Our relationship with our village homes
Somewhere between visiting the village four to five times a year to barely twice at best, our generation's relationship with its village home has evolved into a newer spectrum.
On a gloomy Sunday afternoon after Eid, my father breathed a sigh of insecurity and began to fear that my generation will probably end up being "rootless". Each year after that, his sigh makes me question whether our generation is truly a tree without roots.
Many among the urban youth tend to restrict themselves within its comfort zone. For some, a visit to an ancestral home imposes a sense of responsibility, while for others, interactions feel formal and awkward with distant relatives and unknown faces. Some may even end up confining themselves to the few people they're familiar with and constantly look for a way out.
For others, their village appears as a place of serenity. It's a way out of this concrete jungle. The event might emerge as a glorious chance of meeting new people, reminiscing childhood memories and reconnecting with their roots for others.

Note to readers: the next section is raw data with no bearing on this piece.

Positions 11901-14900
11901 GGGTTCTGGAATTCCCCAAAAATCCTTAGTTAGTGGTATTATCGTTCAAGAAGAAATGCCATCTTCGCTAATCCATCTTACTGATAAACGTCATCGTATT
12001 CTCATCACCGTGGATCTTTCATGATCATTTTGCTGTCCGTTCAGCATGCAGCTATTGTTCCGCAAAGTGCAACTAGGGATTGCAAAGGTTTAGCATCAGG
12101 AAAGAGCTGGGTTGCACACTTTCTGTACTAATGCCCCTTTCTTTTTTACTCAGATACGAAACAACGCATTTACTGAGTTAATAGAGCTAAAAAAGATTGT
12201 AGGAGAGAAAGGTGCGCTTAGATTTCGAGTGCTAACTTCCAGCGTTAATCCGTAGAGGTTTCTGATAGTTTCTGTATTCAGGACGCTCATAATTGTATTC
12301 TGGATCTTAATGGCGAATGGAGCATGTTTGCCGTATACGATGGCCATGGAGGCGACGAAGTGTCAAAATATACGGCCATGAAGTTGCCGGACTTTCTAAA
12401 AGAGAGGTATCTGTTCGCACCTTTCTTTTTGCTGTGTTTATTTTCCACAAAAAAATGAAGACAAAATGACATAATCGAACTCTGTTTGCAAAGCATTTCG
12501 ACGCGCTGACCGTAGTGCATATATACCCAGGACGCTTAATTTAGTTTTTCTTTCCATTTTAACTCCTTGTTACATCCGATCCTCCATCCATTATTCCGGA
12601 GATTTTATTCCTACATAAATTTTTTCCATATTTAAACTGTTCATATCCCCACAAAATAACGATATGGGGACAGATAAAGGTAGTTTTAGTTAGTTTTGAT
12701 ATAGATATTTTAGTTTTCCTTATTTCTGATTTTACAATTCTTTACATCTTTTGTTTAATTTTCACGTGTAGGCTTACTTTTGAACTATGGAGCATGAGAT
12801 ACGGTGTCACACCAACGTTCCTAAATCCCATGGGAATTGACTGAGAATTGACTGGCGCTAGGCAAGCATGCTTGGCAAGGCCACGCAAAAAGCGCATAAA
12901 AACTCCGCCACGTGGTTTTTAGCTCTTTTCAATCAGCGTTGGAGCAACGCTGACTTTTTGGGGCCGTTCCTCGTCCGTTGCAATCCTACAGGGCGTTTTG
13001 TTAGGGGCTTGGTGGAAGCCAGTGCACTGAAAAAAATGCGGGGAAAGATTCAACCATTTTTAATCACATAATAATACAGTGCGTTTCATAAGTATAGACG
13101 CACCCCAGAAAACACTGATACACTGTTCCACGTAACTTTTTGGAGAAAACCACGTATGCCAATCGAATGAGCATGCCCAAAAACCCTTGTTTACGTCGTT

Running around in the huge front yard, walking bare feet across the ridges of crop fields, sitting beside the earthen oven on a cold winter morning trying to get warm and cosy -- these are memories we cherish. As we transitioned from childhood to adulthood, some of us subconsciously grew out of the nostalgia regarding our village homes, due to our unique ways of coping with growth.
For a major part of our parents' generation though, our "village home" was simply their "home". For my father, our whole family going back to that tranquil village in Cumilla is a promise kept. It's where my father, his father and his father's father grew up. It's where my late grandparents rest.
Their generation naturally holds an inherent urge for their children to connect to the place they consider home and the people they grew up with. Yet, the chain connecting a person to their ancestral home is such that the longer it stretches, the weaker it becomes.
When our fathers left their village for a better life, it created a new branch of the family. But maybe, the wider the branch spreads, the further it grows apart from its "root". The sentiment that our parents' generation feels for their hometown isn't shared equally among the rest of us.
While my father reflects on his childhood in a vibrant Shashidal, I do the same in a grimy old building in East Bashabo. What was home to my father is my village home and may just be "my father's village home" to my children.
This detachment cannot be ignored. As the tree spreads wider and wider, the root is the only thing that remains unshaken. While we expect our parents to understand our discomfort and insecurity more efficiently, maybe they require our generation to apprehend their sentiments better.
Remind Ifti to be quieter at email@example.com